All in all, the banquet was delicious and the bill wasn’t ridiculously expensive. The service was attentive and friendly, I just wish they’d been a little a quicker in serving the mains. I’ll have to make a point of dining here again and taking better pictures, though I’m not sure the banquet is available for small groups. Anyone up for a large-group dinner catch-up sometime soon?

Apsro Ble
389 Lonsdale St, Melbourne
Tue-Fri 11am-11pm. Sat 530pm-11pm

Aspro Ble on Urbanspoon

Hellenic Republic

Doesn’t it feel great to be back. After a few hectic months, I finally have both time (and access to internet) to finally post again. The template for this review has been sitting in my drafts folder for two months, just waiting to be written.

What an amazing place this restaurant is though, and certainly lives up to its hype. It wasn’t too hard to get a reservation a day in advance for a quiet Tuesday night (though I wouldn’t recommend it seeing how busy it actually ended up being). Warm and cosy, the emphasis here is definitely on being family oriented, both in the menu and the atmosphere of the restaurant. That of course meant pretty terrible lighting for photos, but you get the picture.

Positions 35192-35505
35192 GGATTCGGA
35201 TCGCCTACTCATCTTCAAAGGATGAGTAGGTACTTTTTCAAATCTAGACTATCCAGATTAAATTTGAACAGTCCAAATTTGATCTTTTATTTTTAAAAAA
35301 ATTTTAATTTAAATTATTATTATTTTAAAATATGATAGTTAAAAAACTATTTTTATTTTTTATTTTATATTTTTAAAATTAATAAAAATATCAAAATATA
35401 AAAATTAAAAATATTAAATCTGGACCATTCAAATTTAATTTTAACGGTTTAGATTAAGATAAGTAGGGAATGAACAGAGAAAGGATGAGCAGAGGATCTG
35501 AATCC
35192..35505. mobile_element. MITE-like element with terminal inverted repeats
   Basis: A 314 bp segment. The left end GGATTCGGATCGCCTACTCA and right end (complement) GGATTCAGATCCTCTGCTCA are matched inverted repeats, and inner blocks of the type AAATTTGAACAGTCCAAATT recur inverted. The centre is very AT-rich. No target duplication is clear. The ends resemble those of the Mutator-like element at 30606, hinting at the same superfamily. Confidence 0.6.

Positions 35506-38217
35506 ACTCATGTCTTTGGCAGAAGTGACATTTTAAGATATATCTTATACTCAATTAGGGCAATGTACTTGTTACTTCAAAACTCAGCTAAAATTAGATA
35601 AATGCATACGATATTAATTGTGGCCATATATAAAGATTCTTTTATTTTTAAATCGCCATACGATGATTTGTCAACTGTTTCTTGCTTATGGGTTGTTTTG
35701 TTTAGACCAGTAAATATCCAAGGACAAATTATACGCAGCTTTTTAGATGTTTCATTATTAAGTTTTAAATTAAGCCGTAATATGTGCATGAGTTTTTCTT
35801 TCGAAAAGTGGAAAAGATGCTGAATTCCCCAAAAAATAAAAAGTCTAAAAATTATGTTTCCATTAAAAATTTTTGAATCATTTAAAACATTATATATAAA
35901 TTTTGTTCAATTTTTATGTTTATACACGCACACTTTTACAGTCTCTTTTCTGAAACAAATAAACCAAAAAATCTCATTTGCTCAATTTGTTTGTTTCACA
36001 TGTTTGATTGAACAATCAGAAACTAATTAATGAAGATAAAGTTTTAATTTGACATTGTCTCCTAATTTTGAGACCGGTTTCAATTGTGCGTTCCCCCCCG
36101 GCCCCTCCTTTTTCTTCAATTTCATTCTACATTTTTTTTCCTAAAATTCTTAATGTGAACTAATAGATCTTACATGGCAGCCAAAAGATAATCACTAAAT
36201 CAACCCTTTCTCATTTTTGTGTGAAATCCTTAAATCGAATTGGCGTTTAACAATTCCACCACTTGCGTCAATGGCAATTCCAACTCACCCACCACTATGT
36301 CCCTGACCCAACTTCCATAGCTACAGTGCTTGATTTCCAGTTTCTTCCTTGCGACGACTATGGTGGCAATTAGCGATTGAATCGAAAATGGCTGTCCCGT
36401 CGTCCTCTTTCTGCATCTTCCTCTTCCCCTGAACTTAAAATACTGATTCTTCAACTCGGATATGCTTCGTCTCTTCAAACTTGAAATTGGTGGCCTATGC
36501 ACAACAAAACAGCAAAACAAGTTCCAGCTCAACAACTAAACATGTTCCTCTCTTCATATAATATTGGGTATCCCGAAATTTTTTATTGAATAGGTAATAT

Hellenic Republic

The waitress was helpful in recommending dishes, and the correct number of dishes so we ended up feeling satisfied yet not gorged. The entrees were for the most part, quite simple but certainly delicious.


Melitzanosalata – roasted eggplant, miso with fresh pita bread. So much better than the crusty bread and olive oil that they have at other restaurants in my opinion. The dip was nice and smooth in consistency and full of flavour. We also ordered a serve of Tyri saganaki comprised of Kefalograviera (a hard sheep milk cheese) with peppered figs. This stuff was addictive. The salty cheese was offset perfectly by the tart sweetness of the figs and left us wanting so much more of it. Pity the photographs came out terrible – there’s no way that I’m going to spoil the memory of this dish with an ugly photograph! There’s a much nicer picture on the Hellenic Republic website with the caption “Classic Greek Delicacy”.